One interesting aspect of broadband access in Romania is that it is usually provided by what is referred to as micro-ISPs. Locally, these are known as “neighborhood networks”. These ISPs usually have anywhere between 50 to 3000 customers each, and provide their services through 100BASE-T UTP LANs. After communism fell in Romania, the need for Internet access was at an all-time high. These neighborhood companies emerged at the end of the 90’s in order to meet the demand by providing broadband access at a lower cost than what traditional providers offered. At the time, the only other possible access was dial-up, which had slow speeds, bad reliability and very high costs, and everyone tried to avoid it. Micro-ISPs started off with a handful of customers for them to have today customers in the order of a few thousand, if not more.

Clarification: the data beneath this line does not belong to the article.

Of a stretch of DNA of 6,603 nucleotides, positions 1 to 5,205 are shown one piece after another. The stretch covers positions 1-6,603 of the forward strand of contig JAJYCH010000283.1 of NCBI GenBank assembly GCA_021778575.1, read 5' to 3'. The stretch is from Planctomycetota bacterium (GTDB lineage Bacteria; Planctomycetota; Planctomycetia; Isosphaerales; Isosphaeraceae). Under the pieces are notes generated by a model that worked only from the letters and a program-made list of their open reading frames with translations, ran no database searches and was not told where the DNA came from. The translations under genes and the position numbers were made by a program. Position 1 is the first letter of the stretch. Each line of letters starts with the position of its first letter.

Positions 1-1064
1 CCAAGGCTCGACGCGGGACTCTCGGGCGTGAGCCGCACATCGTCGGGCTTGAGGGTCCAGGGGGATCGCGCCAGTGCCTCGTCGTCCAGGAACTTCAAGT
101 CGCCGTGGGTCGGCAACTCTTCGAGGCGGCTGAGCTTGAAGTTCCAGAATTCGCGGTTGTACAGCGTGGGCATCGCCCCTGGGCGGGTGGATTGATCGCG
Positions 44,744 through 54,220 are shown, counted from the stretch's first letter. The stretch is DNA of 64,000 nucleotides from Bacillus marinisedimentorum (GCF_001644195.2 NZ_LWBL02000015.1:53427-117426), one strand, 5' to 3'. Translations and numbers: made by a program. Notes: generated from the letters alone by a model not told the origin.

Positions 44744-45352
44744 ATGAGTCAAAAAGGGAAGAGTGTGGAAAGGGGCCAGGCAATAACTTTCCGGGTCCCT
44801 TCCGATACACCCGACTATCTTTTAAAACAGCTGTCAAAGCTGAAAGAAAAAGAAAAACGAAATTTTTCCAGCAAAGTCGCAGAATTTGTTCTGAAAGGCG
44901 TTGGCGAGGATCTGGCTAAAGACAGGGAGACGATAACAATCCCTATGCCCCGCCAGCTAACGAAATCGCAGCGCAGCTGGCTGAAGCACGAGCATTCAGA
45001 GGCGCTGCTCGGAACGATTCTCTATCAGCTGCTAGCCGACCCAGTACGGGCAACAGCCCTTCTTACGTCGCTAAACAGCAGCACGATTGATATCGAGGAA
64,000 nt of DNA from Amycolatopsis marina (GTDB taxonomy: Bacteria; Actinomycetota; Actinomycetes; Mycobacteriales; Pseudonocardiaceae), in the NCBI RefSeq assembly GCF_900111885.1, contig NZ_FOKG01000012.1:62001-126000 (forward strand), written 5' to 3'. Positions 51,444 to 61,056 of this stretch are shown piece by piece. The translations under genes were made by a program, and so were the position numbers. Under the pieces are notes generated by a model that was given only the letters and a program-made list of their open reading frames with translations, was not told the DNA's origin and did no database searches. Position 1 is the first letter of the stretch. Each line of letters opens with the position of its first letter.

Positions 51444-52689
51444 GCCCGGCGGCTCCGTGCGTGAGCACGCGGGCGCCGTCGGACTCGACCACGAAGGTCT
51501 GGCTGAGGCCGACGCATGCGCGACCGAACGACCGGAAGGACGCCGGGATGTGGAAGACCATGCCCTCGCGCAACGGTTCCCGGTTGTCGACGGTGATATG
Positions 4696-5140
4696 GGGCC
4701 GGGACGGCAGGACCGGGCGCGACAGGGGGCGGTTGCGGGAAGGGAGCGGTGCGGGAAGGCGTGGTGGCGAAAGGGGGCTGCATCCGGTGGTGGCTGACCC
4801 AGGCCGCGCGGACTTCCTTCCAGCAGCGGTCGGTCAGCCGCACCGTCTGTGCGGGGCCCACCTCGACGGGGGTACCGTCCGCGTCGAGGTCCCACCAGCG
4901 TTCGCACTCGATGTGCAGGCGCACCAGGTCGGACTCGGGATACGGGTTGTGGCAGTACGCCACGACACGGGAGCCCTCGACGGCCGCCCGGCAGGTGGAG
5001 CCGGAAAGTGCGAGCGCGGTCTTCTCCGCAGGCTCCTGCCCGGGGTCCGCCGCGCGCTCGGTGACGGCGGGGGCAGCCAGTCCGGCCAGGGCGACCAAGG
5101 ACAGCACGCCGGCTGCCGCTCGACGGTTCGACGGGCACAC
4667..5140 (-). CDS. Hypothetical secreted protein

According to latest data published by Numbeo, a typical Internet subscription costs roughly $15 per month in local currency (RON). However, it should be noted that customers are usually required to subscribe to a TV and/or telephone service to complement the Internet subscription (especially for cable access, but not only).
Below you can find the most important characteristics of the Internet in Romania:
1. Industry belongs to the private sector
The market leaders, namely RDS&RCS, UPC and Telekom, compete with the aforementioned “neighborhood networks”. Attempts to buy them out have been made, and while some accepted, the most important networks still exist to this day and successfully compete with the market leaders.
2. Great infrastructure